June 22, 1917-November 18, 1977

DAvey O'BrienDallas-born Robert David O’Brien played a lot of sandlot football as a youth, quarterbacking the self-titled team, Gaston Avenue Bulldogs.  By the time he graduated from Woodrow Wilson High School, the 5’-7”, 118-pound All State quarterback had led the team to the state playoffs

Enrolling at Texas Christian University (TCU) in 1935, O’Brien spent his first two college years on the bench behind legendary quarterback Sammy Baugh.  When he earned a starting position in 1937, he led the nation in passing yardage and in punt returns.  Despite playing for a 4-4-2 TCU team that year, he was named first-team All Southwest Conference.

In 1938, the then 150-pound quarterback known as “Little Davey” threw for 1,457 passing yards—a Southwest Conference record that stood for 10 years. He had only four interceptions in 194 passing attempts and was the national NCAA leader in total offense. With O’Brien at the helm, the Horned Frogs finished an undefeated season with a 15-7 victory over Carnegie Tech in the January 1939 Sugar Bowl; the Horned Frogs won a National Championship Title.

Named to 13 All-America teams, O’Brien became the first college football player to win the Heisman, Maxwell and Walter Camp Trophies in the same year. He also became TCU’s and the Southwest Conference’s first Heisman Trophy winner.  In dramatic fashion, when he traveled to New York to accept the Heisman Trophy, Fort Worth booster Amon G. Carter hired a stagecoach and a posse of cowboys to transport him to the New York City Downtown Athletic Club.

Chosen as the fourth player in the 1939 draft, O’Brien signed a $10,000 contract to play professional football for the Philadelphia Eagles.  During his outstanding rookie season, he passed for 1,324 yards in 11 games and broke fellow TCU alum Sammy Baugh’s NFL record.  O’Brien was named the first-team quarterback on the NFL’s All-Star Team and the Eagles gave him a $2,000 raise.  Yet after one more NFL season, the All-Star quarterback retired to join the Federal Bureau of Investigation (FBI), becoming a firearms instructor for the Bureau at Quantico, Virginia.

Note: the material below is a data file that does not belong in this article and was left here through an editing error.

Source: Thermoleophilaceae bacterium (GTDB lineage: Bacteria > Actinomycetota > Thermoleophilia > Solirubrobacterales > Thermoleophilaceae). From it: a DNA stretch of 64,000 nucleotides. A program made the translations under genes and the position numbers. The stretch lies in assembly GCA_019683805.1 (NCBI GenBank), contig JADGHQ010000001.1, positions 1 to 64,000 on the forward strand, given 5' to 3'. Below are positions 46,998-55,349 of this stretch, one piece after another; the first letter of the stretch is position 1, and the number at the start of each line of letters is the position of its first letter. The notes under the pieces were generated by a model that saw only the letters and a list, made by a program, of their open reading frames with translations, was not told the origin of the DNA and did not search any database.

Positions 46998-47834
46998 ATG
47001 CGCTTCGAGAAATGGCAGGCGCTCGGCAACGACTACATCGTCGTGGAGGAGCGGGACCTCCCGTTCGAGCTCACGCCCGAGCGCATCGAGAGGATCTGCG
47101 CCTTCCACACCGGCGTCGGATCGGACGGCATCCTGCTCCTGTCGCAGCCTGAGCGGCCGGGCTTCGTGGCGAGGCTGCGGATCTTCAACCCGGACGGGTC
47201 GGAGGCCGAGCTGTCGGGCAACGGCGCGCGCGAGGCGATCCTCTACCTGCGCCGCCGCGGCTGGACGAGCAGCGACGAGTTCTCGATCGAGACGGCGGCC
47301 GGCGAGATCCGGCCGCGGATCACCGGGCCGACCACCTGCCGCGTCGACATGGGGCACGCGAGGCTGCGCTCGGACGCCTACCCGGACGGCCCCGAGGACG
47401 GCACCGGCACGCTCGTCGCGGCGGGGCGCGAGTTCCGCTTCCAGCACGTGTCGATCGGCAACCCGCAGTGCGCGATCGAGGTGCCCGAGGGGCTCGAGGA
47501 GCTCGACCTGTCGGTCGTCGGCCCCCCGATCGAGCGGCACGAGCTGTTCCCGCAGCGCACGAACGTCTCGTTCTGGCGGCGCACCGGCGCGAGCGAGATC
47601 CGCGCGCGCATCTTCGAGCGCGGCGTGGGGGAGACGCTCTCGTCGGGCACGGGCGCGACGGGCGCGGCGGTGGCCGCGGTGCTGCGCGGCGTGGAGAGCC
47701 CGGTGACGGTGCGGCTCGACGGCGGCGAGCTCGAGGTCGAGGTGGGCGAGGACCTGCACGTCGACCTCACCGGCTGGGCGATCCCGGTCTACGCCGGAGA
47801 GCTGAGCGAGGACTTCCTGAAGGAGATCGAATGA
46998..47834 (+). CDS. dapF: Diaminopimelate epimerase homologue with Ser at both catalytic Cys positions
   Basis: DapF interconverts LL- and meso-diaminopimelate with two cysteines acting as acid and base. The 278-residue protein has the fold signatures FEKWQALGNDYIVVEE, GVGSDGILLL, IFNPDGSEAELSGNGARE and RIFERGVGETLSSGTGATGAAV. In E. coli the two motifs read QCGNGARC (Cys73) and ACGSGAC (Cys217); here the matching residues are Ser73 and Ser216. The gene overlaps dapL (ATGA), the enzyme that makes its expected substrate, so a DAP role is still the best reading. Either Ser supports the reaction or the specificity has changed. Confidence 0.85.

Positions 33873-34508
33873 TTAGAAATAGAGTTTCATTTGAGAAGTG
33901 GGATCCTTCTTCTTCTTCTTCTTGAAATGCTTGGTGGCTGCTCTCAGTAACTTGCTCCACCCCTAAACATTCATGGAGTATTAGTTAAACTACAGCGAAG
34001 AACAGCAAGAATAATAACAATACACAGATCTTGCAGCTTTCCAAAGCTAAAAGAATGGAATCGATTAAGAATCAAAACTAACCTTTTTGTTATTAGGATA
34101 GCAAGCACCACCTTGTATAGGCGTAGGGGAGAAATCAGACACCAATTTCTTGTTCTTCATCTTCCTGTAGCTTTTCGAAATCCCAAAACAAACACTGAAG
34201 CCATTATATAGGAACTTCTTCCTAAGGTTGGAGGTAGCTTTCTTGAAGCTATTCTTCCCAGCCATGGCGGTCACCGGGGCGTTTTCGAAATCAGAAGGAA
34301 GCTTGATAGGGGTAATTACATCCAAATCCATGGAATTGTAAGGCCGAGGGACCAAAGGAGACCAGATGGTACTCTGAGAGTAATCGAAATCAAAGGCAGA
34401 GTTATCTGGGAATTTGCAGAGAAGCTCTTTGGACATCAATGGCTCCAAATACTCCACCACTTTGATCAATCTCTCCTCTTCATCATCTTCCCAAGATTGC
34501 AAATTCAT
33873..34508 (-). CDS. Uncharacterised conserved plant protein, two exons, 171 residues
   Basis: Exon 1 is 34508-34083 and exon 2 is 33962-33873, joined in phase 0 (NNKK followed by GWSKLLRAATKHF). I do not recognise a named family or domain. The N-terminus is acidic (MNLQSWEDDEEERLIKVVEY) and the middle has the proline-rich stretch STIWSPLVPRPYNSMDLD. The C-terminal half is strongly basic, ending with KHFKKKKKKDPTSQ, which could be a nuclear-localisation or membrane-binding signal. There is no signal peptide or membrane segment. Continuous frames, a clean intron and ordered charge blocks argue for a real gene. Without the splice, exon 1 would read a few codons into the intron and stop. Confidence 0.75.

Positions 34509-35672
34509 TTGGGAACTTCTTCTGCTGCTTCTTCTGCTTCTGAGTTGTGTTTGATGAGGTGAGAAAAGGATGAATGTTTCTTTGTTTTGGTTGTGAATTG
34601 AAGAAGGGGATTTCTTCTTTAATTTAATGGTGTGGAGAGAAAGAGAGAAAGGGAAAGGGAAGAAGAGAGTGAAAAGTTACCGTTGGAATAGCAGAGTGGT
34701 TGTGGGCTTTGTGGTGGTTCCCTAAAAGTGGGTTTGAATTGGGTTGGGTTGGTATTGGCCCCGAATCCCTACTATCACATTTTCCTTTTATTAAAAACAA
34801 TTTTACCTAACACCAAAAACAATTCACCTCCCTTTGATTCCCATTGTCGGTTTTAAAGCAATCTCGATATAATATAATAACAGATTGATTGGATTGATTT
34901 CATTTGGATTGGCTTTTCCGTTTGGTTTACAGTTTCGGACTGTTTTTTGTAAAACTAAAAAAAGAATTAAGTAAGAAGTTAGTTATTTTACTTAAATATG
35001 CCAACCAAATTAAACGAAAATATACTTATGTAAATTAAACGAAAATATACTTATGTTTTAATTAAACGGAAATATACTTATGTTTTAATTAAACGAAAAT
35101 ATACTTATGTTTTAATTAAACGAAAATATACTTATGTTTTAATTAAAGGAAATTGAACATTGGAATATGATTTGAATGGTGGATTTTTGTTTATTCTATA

During his professional career, O’Brien completed 223 of 478 passes for 2,614 yards, and 11 touchdowns. He also played as a defensive back, intercepting four passes for 92 yards.  As a punter, he averaged 40.7 yards per kick for his nine punts.

O’Brien’s longtime friend and business partner, Charles Ringler, believed that the accomplishments and commitment of one of Fort Worth’s finest sports heroes deserved to be honored and remembered.  In November 1977, just before O’Brien passed away from cancer, Ringler and other members of The Fort Worth Club established the Davey O’Brien Foundation and the O’Brien Memorial Trophy.  The O'Brien award—honoring teamwork, sportsmanship and leadership in both academics and athletics—is the nation’s oldest and most prestigious national quarterback award.

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